The Council of Australian Governments (COAG) has agreed to a new framework for federal financial relations. The new financial framework is based on five key elements:

  • A significant rationalisation of the more than 90 existing specific purpose payments (SPPs);
    • combining many of them into five or six new national SPPs: health; early childhood development and schools; vocational education and training; disabilities services; and affordable housing;
    • converting some SPPs into general revenue assistance, where there are no compelling national objectives associated with the payment; and
    • some existing SPPs becoming National Partnership project payments where they support national objectives and provide a financial contribution to the States to deliver specific projects.
  • Greater flexibility for the States to direct their resources to areas where they will produce the best results;
    • rather than the Australian Government dictating how things should be done, there will be a rigorous focus on the achievement of outcomes — that is, what the States deliver to the people of Australia, not how they deliver it;
  • Greater funding certainty for the States. The new national agreements will be ongoing, with periodic reviews to ensure the maintenance of funding adequacy and the relevance of objectives;
  • Enhanced government accountability through simpler, standardised and more transparent performance reporting by all jurisdictions, with a new focus on the achievement of outcomes, value for money and timely public reporting; and
  • The provision of new incentive payments to drive reforms. The Australian Government will provide National Partnership payments to States to facilitate or reward reforms of national importance.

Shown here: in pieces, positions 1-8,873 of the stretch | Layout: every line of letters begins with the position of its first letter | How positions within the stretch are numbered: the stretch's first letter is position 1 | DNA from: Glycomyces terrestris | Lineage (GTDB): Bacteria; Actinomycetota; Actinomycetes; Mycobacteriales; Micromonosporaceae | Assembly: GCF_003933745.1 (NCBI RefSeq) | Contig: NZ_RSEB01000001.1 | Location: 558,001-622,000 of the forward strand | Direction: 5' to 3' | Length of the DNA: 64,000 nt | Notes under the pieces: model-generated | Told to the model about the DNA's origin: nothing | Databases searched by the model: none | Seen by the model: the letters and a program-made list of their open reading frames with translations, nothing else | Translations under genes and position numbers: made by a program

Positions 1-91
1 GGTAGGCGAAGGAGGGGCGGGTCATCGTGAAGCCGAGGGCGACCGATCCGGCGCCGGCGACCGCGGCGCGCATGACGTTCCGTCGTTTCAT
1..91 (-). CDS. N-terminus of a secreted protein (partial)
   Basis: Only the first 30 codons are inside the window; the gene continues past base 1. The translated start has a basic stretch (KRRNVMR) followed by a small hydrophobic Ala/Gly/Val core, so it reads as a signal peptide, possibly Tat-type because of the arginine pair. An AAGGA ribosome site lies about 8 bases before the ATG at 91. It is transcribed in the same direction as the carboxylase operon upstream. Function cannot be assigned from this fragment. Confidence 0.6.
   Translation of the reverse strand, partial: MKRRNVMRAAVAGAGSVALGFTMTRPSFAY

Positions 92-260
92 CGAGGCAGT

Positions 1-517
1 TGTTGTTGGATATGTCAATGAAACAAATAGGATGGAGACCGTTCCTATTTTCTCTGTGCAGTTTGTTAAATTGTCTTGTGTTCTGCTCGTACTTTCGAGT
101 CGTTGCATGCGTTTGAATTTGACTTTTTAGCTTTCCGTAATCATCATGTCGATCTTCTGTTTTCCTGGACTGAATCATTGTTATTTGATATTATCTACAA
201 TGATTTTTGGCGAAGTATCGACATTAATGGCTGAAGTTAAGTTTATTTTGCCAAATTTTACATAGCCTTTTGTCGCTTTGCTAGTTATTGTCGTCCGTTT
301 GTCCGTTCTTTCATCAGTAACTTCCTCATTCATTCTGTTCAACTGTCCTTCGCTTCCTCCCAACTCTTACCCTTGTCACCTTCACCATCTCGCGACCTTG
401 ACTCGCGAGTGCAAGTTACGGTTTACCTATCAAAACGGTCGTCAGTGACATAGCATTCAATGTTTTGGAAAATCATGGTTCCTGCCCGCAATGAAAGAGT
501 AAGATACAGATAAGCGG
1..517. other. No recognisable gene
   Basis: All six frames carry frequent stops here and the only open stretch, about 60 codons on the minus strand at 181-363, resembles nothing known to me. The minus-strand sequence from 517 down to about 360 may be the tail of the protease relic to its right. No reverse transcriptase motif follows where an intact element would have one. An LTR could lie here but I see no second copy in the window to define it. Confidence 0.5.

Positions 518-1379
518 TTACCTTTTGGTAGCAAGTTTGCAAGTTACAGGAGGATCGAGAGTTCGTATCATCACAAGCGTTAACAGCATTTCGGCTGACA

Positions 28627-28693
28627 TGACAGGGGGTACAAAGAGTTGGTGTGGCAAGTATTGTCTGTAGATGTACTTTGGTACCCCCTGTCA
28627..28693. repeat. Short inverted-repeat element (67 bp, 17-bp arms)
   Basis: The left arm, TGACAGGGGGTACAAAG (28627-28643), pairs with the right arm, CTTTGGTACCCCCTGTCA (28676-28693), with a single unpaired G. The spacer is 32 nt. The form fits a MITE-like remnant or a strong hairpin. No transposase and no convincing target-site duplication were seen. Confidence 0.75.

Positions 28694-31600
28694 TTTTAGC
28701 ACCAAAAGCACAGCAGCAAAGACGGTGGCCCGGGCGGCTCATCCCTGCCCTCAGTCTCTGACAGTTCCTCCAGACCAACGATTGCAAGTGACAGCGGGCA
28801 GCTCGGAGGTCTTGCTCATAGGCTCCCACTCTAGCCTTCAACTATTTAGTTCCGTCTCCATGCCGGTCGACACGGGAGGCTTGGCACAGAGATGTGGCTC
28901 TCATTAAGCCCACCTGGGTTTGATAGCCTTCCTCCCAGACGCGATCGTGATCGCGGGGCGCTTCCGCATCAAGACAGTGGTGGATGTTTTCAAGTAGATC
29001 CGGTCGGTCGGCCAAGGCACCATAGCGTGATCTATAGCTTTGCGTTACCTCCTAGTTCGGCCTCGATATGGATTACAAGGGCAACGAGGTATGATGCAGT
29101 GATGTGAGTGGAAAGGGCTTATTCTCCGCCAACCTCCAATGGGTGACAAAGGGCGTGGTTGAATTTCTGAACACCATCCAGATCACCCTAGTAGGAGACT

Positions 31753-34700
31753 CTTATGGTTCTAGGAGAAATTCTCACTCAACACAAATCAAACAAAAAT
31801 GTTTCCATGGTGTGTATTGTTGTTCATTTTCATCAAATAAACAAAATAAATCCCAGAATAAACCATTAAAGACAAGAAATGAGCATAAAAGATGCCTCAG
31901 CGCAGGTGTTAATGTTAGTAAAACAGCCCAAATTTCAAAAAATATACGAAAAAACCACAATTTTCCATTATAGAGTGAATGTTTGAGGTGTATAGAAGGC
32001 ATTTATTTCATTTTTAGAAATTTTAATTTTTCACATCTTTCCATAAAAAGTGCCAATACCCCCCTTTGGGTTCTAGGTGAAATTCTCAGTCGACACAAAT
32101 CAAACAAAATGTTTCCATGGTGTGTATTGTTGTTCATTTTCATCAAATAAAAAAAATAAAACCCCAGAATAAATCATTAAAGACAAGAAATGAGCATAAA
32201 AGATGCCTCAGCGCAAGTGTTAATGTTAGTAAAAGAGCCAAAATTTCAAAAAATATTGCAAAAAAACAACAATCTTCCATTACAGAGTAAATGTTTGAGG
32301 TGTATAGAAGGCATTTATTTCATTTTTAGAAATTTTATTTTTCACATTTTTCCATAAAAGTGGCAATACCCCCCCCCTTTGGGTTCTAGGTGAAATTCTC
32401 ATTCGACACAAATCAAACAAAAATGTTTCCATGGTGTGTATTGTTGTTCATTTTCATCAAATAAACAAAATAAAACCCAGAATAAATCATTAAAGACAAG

Implementing this new framework will allow both levels of government to work together in a more cooperative manner to improve outcomes for the community. These reforms will provide the platform for a new era of economic and social reform to increase the productive capacity of the economy and deliver a higher quality of service to Australians.

General public services

Table 4: Summary of expenses

Table 4: Summary of expenses

Nature of expenses and major trends

The general public services function includes expenses relating to the organisation and operation of government. This includes: expenses related to the Parliament, the Governor‑General and conduct of elections; expenses related to the collection of taxes and the management of public funds and public debt; assistance to developing countries to reduce poverty and achieve sustainable development, particularly in the Pacific region; and contributions to international organisations and the operations of the foreign service. It also includes expenses related to research in areas not otherwise connected with a specific function, and expenses related to overall economic and statistical services and government superannuation benefits (excluding nominal interest expenses on unfunded liabilities which are included under the nominal superannuation interest sub‑function in the other purposes function).